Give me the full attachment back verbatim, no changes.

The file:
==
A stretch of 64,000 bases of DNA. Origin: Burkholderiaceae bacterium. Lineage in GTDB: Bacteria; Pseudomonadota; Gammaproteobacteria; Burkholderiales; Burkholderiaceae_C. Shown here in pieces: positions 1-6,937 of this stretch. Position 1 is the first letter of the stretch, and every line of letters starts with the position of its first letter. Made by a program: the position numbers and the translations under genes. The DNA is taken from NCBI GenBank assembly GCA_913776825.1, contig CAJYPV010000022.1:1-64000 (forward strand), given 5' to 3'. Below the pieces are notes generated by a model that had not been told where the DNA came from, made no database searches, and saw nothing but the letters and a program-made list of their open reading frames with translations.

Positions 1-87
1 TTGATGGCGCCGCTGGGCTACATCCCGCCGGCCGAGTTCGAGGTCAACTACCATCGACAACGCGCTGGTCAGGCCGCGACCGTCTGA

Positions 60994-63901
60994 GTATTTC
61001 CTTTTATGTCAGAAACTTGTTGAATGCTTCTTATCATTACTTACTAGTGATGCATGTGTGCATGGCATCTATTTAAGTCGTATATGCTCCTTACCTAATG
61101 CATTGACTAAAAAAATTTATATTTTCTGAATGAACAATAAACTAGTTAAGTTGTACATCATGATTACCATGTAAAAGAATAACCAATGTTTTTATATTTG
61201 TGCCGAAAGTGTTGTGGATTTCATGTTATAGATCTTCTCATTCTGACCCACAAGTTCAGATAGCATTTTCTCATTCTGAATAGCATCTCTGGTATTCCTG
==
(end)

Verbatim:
A stretch of 64,000 bases of DNA. Origin: Burkholderiaceae bacterium. Lineage in GTDB: Bacteria; Pseudomonadota; Gammaproteobacteria; Burkholderiales; Burkholderiaceae_C. Shown here in pieces: positions 1-6,937 of this stretch. Position 1 is the first letter of the stretch, and every line of letters starts with the position of its first letter. Made by a program: the position numbers and the translations under genes. The DNA is taken from NCBI GenBank assembly GCA_913776825.1, contig CAJYPV010000022.1:1-64000 (forward strand), given 5' to 3'. Below the pieces are notes generated by a model that had not been told where the DNA came from, made no database searches, and saw nothing but the letters and a program-made list of their open reading frames with translations.

Positions 1-87
1 TTGATGGCGCCGCTGGGCTACATCCCGCCGGCCGAGTTCGAGGTCAACTACCATCGACAACGCGCTGGTCAGGCCGCGACCGTCTGA

Positions 60994-63901
60994 GTATTTC
61001 CTTTTATGTCAGAAACTTGTTGAATGCTTCTTATCATTACTTACTAGTGATGCATGTGTGCATGGCATCTATTTAAGTCGTATATGCTCCTTACCTAATG
61101 CATTGACTAAAAAAATTTATATTTTCTGAATGAACAATAAACTAGTTAAGTTGTACATCATGATTACCATGTAAAAGAATAACCAATGTTTTTATATTTG
61201 TGCCGAAAGTGTTGTGGATTTCATGTTATAGATCTTCTCATTCTGACCCACAAGTTCAGATAGCATTTTCTCATTCTGAATAGCATCTCTGGTATTCCTG